Strong demand for light trucks from Ford Motor Co. made up for a drop in its U.S. passenger car sales last month, the No. 2 automaker reported Tuesday.
January, meantime, was a banner month for Toyota, which said its sales increased 56 percent over a slow January 1996.
With industry reports for the month now complete, Big Three sales were up 1 percent overall, with truck sales up 2 percent. Percentages are based on the daily sales rate.
Ford said overall sales in January were up 3 percent from last year. While passenger car sales were off 9 percent, sales of pickups, sport utilities and vans were up 13 percent.
Leading the truck gains for Ford was the Expedition. The full-size sport utility vehicle, with a base price of $37,000, tripled sales of the model it replaced, the Bronco.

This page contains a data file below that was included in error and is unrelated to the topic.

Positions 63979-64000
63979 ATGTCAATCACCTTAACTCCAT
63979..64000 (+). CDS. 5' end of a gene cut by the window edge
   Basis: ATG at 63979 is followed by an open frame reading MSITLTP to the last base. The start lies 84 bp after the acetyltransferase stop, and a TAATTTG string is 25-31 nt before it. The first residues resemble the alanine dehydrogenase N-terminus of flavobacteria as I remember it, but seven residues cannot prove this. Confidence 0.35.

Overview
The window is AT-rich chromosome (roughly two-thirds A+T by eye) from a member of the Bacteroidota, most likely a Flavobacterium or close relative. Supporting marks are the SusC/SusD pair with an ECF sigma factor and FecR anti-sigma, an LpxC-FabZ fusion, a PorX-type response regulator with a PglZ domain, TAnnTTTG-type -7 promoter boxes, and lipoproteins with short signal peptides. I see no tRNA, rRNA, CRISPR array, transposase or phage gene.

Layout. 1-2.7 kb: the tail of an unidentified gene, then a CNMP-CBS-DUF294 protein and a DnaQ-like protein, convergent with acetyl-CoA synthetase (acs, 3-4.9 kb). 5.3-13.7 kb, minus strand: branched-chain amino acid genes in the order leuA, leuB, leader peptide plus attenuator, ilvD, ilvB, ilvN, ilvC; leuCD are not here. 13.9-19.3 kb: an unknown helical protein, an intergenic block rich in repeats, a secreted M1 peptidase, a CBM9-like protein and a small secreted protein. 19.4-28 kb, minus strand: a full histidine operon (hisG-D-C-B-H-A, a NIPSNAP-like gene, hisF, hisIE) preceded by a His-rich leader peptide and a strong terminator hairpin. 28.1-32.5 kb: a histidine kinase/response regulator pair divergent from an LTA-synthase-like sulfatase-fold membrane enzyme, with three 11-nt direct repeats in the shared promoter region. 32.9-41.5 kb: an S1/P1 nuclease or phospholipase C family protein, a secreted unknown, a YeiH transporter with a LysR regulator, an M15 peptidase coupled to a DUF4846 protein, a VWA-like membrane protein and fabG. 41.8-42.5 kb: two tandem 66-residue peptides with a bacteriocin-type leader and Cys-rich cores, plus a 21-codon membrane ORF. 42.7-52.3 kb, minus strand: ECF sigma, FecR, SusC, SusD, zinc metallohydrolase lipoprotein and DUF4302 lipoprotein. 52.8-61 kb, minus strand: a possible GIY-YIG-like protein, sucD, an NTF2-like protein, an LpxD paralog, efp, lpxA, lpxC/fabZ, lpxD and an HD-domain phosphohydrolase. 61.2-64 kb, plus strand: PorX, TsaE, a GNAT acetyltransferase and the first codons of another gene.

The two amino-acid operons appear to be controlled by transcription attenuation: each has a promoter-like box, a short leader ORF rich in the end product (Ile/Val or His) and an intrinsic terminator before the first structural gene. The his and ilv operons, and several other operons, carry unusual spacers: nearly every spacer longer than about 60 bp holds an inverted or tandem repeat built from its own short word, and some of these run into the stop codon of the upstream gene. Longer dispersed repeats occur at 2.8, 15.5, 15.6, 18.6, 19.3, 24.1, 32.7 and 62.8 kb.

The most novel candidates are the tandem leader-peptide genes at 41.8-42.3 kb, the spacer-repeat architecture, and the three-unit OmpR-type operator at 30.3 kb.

Bob Rewey, vice president of sales and marketing for Ford, said demand for the Expedition is so strong that some are sold as they are unloaded from trucks, before they reach the showroom floor.
Ford also said Tuesday it will discontinue sales of its slow-selling Aspire subcompact after the 1997 model year. The automaker sold only 133,000 of the cars in the three years since it was introduced.
Toyota found much to crow about in its report. Passenger car sales rose 55 percent, while truck sales were up 56 percent.
Lexus sales doubled, and the new Camry model outsold the Ford Taurus and Honda Accord.
The performance was the best January ever for the No. 1 Japanese automaker.
“Continued consumer confidence, combined with a healthy year-end increase in personal income, and stable interest rates resulted in a strong month for vehicle sales,” said Yale Gieszi, an executive vice president for Toyota’s U.S. subsidiary.
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